Lehane, known for his hardball tactics in running campaigns opposing tougher municipal and state regulation of Airbnb, left Airbnb months ago, and joined a crypto fund. Lehane has many political jobs on his resume, including serving as press secretary for then-Vice President Al Gore from 1994-2000.

Carney has ties to President Joe Biden, having served as his director of communications when Biden was vice president. A former journalist, Carney was White House press secretary under Obama from 2011-2014.

Carney, who will begin his role at Airbnb in September, will be part of Airbnb’s executive team and will “work with co-founder and CEO Brian Chesky to ensure that as Airbnb grows, we strengthen the communities we are in.”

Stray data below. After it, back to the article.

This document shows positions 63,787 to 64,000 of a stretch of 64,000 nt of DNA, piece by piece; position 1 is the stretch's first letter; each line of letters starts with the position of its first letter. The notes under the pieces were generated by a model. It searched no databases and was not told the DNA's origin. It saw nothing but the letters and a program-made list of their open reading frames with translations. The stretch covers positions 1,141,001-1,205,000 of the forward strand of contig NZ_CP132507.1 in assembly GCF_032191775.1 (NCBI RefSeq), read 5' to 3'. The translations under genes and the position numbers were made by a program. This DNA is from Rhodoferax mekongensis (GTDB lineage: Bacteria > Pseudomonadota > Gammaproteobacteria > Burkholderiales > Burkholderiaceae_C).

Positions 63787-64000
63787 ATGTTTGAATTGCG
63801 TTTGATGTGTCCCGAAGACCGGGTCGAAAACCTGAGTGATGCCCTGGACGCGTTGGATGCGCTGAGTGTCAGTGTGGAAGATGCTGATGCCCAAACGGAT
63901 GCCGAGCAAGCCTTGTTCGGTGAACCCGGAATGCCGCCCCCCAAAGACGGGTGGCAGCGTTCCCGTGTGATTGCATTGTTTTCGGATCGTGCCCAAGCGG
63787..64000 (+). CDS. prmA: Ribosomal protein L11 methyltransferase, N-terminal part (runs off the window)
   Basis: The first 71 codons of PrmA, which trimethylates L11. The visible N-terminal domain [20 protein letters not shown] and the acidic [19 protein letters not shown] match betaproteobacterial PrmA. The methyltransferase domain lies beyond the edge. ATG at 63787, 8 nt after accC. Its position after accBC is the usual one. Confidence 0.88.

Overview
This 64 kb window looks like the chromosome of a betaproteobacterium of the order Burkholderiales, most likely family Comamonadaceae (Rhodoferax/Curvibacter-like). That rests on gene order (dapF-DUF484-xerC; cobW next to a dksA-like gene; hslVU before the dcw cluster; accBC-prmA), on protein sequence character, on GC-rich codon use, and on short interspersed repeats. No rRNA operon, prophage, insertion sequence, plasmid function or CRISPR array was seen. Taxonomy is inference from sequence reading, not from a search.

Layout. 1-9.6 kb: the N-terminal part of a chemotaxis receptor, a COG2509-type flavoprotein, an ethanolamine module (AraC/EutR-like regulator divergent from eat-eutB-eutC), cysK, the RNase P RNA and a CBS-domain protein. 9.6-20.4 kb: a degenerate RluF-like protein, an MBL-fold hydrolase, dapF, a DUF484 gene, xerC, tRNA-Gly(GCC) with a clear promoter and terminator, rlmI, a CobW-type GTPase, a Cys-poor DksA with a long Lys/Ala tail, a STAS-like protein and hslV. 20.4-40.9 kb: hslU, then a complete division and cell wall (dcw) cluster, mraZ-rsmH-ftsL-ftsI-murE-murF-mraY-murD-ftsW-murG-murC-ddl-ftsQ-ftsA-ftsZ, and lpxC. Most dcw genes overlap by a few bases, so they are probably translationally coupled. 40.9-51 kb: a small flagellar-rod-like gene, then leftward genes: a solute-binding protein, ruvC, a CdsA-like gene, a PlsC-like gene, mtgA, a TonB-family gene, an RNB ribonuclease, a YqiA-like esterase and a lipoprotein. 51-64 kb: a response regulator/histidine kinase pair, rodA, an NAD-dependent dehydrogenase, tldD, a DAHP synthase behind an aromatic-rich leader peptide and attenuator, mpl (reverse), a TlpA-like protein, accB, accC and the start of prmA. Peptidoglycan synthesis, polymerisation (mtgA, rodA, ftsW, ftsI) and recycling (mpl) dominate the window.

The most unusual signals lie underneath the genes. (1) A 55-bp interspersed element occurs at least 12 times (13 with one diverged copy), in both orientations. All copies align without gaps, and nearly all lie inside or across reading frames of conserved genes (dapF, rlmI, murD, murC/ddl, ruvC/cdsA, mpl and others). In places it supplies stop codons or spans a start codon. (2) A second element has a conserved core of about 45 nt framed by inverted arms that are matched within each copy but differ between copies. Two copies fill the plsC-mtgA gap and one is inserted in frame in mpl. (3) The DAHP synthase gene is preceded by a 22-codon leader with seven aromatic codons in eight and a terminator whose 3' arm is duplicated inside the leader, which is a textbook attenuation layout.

In a statement, Chesky said Carney is adept at community engagement “and is committed to ensuring that Airbnb is a force for good.”

Airbnb’s impact on communities can be multifaceted. On the one hand, it generates revenue for local businesses, including hosts, and makes travel affordable for many who otherwise wouldn’t be able to vacation in such fashion.

On the regulatory front, Airbnb faces an outcry in many communities around the world that it is hurting the quality of life, and contributing to a housing crisis as long-term rental properties get taken off the market, and turned into short-term rentals for tourists.

“The potential for travel to promote economic and social good has never been greater,” Carney said of his Airbnb appointment in a statement. “I’m thrilled to be joining Airbnb to help guide its work to connect communities and people through travel, drive economic participation, and help us discover that while our differences are real, they are overwhelmed by our similarities.”

Carney is a board member of Urban Institute, which Airbnb said works on issues such as affordable housing, racism and healthcare matters.

.

Short-Term Rentals

UK Government to Consider Short-Term Rental Registrations and Inspections

2 years ago